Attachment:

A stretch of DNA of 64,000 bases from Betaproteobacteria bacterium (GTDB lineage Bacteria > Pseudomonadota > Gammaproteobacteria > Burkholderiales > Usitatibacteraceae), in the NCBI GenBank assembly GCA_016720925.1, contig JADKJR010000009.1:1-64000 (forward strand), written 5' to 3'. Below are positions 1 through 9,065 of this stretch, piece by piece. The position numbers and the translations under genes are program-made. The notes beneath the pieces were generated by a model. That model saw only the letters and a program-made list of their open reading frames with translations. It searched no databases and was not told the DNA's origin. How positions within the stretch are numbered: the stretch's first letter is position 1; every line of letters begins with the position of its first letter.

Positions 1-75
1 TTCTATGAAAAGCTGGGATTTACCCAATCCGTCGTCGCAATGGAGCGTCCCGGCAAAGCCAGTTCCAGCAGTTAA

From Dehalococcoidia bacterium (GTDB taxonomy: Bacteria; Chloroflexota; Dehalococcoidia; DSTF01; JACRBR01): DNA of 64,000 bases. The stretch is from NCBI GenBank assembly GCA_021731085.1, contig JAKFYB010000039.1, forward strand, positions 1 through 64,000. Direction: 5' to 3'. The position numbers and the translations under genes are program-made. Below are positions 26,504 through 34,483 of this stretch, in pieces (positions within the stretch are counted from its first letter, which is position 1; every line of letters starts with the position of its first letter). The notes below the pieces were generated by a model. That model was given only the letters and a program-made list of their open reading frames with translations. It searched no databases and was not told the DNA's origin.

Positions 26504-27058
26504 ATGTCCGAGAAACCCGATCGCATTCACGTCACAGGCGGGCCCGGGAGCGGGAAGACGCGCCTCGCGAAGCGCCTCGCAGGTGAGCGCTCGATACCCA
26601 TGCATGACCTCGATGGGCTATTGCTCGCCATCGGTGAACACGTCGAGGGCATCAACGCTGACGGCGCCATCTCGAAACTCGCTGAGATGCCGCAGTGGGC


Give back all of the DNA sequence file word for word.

A stretch of DNA of 64,000 bases from Betaproteobacteria bacterium (GTDB lineage Bacteria > Pseudomonadota > Gammaproteobacteria > Burkholderiales > Usitatibacteraceae), in the NCBI GenBank assembly GCA_016720925.1, contig JADKJR010000009.1:1-64000 (forward strand), written 5' to 3'. Below are positions 1 through 9,065 of this stretch, piece by piece. The position numbers and the translations under genes are program-made. The notes beneath the pieces were generated by a model. That model saw only the letters and a program-made list of their open reading frames with translations. It searched no databases and was not told the DNA's origin. How positions within the stretch are numbered: the stretch's first letter is position 1; every line of letters begins with the position of its first letter.

Positions 1-75
1 TTCTATGAAAAGCTGGGATTTACCCAATCCGTCGTCGCAATGGAGCGTCCCGGCAAAGCCAGTTCCAGCAGTTAA

From Dehalococcoidia bacterium (GTDB taxonomy: Bacteria; Chloroflexota; Dehalococcoidia; DSTF01; JACRBR01): DNA of 64,000 bases. The stretch is from NCBI GenBank assembly GCA_021731085.1, contig JAKFYB010000039.1, forward strand, positions 1 through 64,000. Direction: 5' to 3'. The position numbers and the translations under genes are program-made. Below are positions 26,504 through 34,483 of this stretch, in pieces (positions within the stretch are counted from its first letter, which is position 1; every line of letters starts with the position of its first letter). The notes below the pieces were generated by a model. That model was given only the letters and a program-made list of their open reading frames with translations. It searched no databases and was not told the DNA's origin.

Positions 26504-27058
26504 ATGTCCGAGAAACCCGATCGCATTCACGTCACAGGCGGGCCCGGGAGCGGGAAGACGCGCCTCGCGAAGCGCCTCGCAGGTGAGCGCTCGATACCCA
26601 TGCATGACCTCGATGGGCTATTGCTCGCCATCGGTGAACACGTCGAGGGCATCAACGCTGACGGCGCCATCTCGAAACTCGCTGAGATGCCGCAGTGGGC